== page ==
The stakes could not be higher. Sometimes it seems like public opinion is somnambulant on the matter. We are facing the spectre of a fanatical, Islamist regime – the world’s foremost sponsor of terror, both in the Middle East and across the world – going nuclear. Would it launch a strike at Israel, which it has promised to wipe off the map? What would be the consequences of that? Would Israel and the Gulf States launch a pre-emptive strike? What would America do? Where would all this leave Britain, and our interests overseas? Even the Iranian use of nuclear weapons tactically in Syria or elsewhere is not unimaginable. And that would be an entirely different crisis. Hand-in-hand, the world is sleep-walking into a moment when Jerusalem decides that the risk has become unbearable, air strikes are launched, and full-scale war breaks out.

But in the meantime, the Mossad is coming. That was the coded message that Israeli Prime Minister Naftali Bennett gave to Iran last week. ‘They make us bleed without paying a price for it,’ the Prime Minister said. ‘We have to get to the dispatchers.’

Retaliating directly on Iranian soil enables Mossad to flex its muscles and send a message, creating more fear and confusion in Tehran. This will prepare the way for further sabotage operations on its nuclear facilities. It is vital that this succeeds. The sobering truth is that if international negotiations fail, and Israel’s spies fail, then war is all but certain. For those who aspire to live in peace, rarely has Israel – and the world – needed the Mossad more.

UAE, Saudis seek détente with Tehran, fed up with US-Israel slow motion on nuclear-armed Iran

December 9, 2021

United Arab Emirates and Saudi leaders took significant steps this week towards rapprochement with Tehran, backing away overtly for the first time from the Iran policies pursued by US and Israel. Nonetheless, little notice was attracted by the Emirati National Security Adviser Sheikh Tahnoon bin Zayed’s visit to Tehran on Monday, Dec. 6 and his meetings with his Iranian counterpart, Ali Shamkhani and President Ibrahim Raisi. Likewise, the Saudi Crown Prince Muhammed bin Salman (MbS)’s tour of Gulf capitals kicked off at Muscat, Oman, was practically unreported.

However, according to DEBKAfile’s Iran and Gulf sources, those trips were the first formal steps of a major policy shift in the region that reflects disenchantment with the US and Israel. The two leading Gulf rulers, MbS and the UAE’s Sheikh Muhammed bin Zayed (MbZ), feel they cannot rely on either the US or Israel for protection against Iran’s machinations or for aborting its race for a nuclear weapon. They appear therefore to have decided to abandon their anti-Iran policy and opted instead for rapprochement.
Two events stirred this radical change of orientation, according to the experienced Arab affairs analyst Abdel Bari Atwan: One was America’s failed pullout from Afghanistan and the other was the demonstration of Israel’s military shortcomings in the Guardian of the Walls operation against Hamas in the Gaza Strip, earlier this year. Hamas was able to keep the rockets coming over Israel, notwithstanding the massive deployment of the highly prized Iron Dome anti-rocket system. To Gulf leaders, this shortcoming translated into Israel’s inability to withstand an attack by Iran’s ballistic missiles. They also took note of what they perceived as Israel’s failure to bring the Biden administration on board for realistic measures to stop Iran acquiring a nuclear bomb.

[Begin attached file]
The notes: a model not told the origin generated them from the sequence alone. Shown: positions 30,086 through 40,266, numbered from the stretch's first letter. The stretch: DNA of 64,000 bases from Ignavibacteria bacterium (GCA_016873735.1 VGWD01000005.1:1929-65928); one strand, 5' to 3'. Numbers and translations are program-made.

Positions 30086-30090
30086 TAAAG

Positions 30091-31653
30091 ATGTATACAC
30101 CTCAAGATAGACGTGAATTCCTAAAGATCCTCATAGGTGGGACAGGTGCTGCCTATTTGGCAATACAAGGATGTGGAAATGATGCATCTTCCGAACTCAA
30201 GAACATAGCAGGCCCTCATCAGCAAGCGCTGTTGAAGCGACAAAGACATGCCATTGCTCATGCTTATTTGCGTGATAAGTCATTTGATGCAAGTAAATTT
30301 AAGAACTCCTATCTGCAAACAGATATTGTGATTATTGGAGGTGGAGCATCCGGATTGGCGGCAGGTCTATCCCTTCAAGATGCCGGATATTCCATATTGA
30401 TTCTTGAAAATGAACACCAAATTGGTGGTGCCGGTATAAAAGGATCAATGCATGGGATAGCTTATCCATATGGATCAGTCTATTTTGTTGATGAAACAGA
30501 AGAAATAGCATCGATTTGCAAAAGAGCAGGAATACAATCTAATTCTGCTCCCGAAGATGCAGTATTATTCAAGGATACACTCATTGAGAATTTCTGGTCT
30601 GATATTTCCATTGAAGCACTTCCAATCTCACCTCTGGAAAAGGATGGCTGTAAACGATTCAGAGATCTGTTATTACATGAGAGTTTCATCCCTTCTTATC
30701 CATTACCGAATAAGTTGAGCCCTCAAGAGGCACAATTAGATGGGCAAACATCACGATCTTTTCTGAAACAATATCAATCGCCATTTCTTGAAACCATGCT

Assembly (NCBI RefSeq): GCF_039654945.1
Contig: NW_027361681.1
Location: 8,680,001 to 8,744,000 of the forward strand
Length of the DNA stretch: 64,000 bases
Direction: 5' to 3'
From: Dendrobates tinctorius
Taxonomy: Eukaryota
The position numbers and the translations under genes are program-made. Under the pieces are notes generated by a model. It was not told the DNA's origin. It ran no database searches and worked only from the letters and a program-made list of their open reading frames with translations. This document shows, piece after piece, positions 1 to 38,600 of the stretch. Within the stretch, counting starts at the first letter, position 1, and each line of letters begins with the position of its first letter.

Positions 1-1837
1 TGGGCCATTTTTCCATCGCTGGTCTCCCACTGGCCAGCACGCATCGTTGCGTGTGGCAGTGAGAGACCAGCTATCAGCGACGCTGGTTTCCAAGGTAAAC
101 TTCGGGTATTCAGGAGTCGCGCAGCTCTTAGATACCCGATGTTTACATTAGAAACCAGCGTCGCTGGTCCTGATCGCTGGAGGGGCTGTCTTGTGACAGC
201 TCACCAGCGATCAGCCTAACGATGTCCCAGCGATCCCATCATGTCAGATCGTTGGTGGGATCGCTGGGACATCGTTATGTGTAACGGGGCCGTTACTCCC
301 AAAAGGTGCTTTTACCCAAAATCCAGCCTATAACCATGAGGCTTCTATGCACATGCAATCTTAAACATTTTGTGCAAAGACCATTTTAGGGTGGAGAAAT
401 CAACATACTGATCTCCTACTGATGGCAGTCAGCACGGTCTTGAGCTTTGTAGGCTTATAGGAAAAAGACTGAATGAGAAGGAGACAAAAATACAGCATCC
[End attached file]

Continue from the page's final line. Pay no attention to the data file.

Tehran, for its part, is parading its newfound advantage: NSA Shamkhani and his Emirati visitor were photographed against the background of a large wall map showing a vast, dominant Iran alongside barely discernible Arab Gulf states. (see photo) Iran is clearly not even waiting to acquire a nuclear weapon, or the outcome of its nuclear talks with the world powers in Vienna, before proclaiming itself the region’s dominant power.

Following this groundbreaking meeting: Shamkhani said: “Warm and friendly relations between the countries remain a priority…  that shouldn’t be affected by other nations” – a dig at the UAE’s ties with the US and Israel, whereas President Raisi commented: “There should be no barrier in relations of the two Muslim nations of Iran and the Emirates.” Sheikh Tahnoon responded by inviting the Iranian president for a state visit to Abu Dhabi.

The Saudi ruler followed a different path to Iran. In Muscat, he asked the Omani ruler Sultan Haitham Bin Tareq to act as mediator between Riyadh and Tehran in the hope of a deal that would also end the never-ending civil war in Yemen, in which Saudi Arabia is deeply embroiled. The Omanis have long experience as a power broker. They were active in the backchannel talks between the Obama administration and Iran that resulted in the 2015 nuclear deal.

Israel, US to discuss military drills to prep for worst-case Iran scenario, US says

December 9, 2021


As Gantz heads to Washington and negotiations falter in Vienna, American official tells Reuters military chiefs will talk exercises for possible attack on Iran nuclear facilities

By TOI STAFF and AGENCIESToday, 5:35 am  

Israeli F-15s accompany a US B-1B Lancer over Israel as part of a presence patrol above the US Central Command’s area of responsibility, October 30, 2021. (US Air Force/Senior Airman Jerreht Harris)